1. Strength is the mother of all qualities
No matter what kind of sport you practice, when you go to the gym and work on your strength, it will make you better in that sport. If you do a mostly lower body sport, you should still train your upper muscles, as they are also constantly involved in your movements.
BUT: hypertrophy training and High density training will have a more direct effect on weight management than any other training parameter.
2. Your goal determines the method of your training
Always start with warm-up. The muscles should be prepared for the heavy weights they are going to endure. One warm-up method could be 10/8/6/4 40% percent of training load.
For beginners it is better to start with a full body workout, as there is less soreness, less trauma and it is better to plan. With trained people and if they have they can plan their week accordingly, you can break up the body parts into individual trainings, for example legs / arms / chest & back. Beginners may start with 2 times a week, and once you go from 2 to 3 trainings a week your results will go up to 60%, and if you go from 3 to 4 trainings a week you gain 50% more results. If you want to gain muscle mass and / or lose weight, hypertrophy training is optimal. The reps in the hypertrophy training can vary depending on genetics, age, gender, muscle group, etc. For women it may go up to 50 reps, for men up to 30 reps. To turn a hypertrophy training into a high density training you shorten the rest and add more exercises. A normal person / beginner should start with up to 6 weeks of learning the movements and get accustomed to the weights. Week 6-9 can be an intensification phase (incomplete rest / 4-6 exercises resistance training / finish with 2 exercises energy intervals). To add some variation you can decrease sets in the 3rd week / 3rd cycle (deloading): the reps stay the same but the weight goes up. At the end of training you can add some high intensity exercises like ropes, prowler, rowing or Plyometric exercises like jumps, stair hops or hurdles. Alternatively depending on the client’s goals you can also add ab exercises at the end. Train the lower abs first, as they are the least efficient contractors. For some people it’s impossible to do sit-ups as their hip is longer. While doing sit-ups, the feet should not be hooked, otherwise the hip flexors will take over the work.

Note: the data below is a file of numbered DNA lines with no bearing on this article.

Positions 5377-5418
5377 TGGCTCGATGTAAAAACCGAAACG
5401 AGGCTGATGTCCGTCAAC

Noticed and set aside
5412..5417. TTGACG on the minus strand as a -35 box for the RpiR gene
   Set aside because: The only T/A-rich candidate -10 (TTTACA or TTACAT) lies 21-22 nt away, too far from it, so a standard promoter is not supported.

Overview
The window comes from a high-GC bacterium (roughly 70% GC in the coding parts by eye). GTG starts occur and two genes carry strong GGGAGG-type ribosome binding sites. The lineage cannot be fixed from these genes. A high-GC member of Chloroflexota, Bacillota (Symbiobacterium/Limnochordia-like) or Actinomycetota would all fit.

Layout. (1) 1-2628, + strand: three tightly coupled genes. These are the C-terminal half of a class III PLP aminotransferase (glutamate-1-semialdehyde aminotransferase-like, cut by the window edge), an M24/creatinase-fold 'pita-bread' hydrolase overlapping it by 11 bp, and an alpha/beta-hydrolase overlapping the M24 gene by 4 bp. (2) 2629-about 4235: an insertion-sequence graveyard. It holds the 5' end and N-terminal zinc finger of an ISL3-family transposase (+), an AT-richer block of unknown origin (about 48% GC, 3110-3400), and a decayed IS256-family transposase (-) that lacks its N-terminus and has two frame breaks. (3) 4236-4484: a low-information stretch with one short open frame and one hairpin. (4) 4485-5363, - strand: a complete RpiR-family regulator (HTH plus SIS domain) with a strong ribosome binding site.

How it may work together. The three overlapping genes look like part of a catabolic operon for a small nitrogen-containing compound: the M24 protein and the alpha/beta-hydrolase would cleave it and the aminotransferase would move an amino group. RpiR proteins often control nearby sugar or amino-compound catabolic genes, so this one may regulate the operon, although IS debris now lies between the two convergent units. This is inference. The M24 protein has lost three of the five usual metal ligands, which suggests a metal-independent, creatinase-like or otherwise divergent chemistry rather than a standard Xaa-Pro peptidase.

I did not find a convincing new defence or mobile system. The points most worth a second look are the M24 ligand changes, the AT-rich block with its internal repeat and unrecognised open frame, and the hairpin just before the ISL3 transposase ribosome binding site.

3. Recovery is important
The nervous system takes 5-6 times longer to recover than the muscle system. The more complex the exercise and the bigger the muscle group, the longer it takes to recover. Women recover faster than men, because they can handle lactic acid better. Also it is very important to tell the client to get enough sleep, as growth hormones act in your REM sleep. Also, to detoxify the body there are multivitamin supplements that can be taken daily (up to 5g/day). Good quality vitamin supplements have a beeswax / gelatin coating. What works even better is an i.v. injection that can be taken every few months.
D3 / Omega 3 are also important supplements.
4. How to train people after an injury
Get in contact with their doctor / physiotherapist and ask them what to train / not to train. If something goes wrong it will be their responsibility. Start your workout with the info you got, take the exercises and modify them when necessary. The first thing you want to achieve is full range of motion. Slight pain at the end of an exercise is ok, pain at the beginning is bad. Do pain-free only range or full range with less weight and work from there.
5. Adaptation takes time / make changes step by step
Through training you can push the body to go beyond its normal comfort zone which will result in a “trauma”. Such a trauma / stimulus will force the body to improve and adapt in order to repeat the effort with more ease. To be able to adapt the body needs to be exposed to the trauma regularly and it must be challenging from one exposure to the next to have continued results.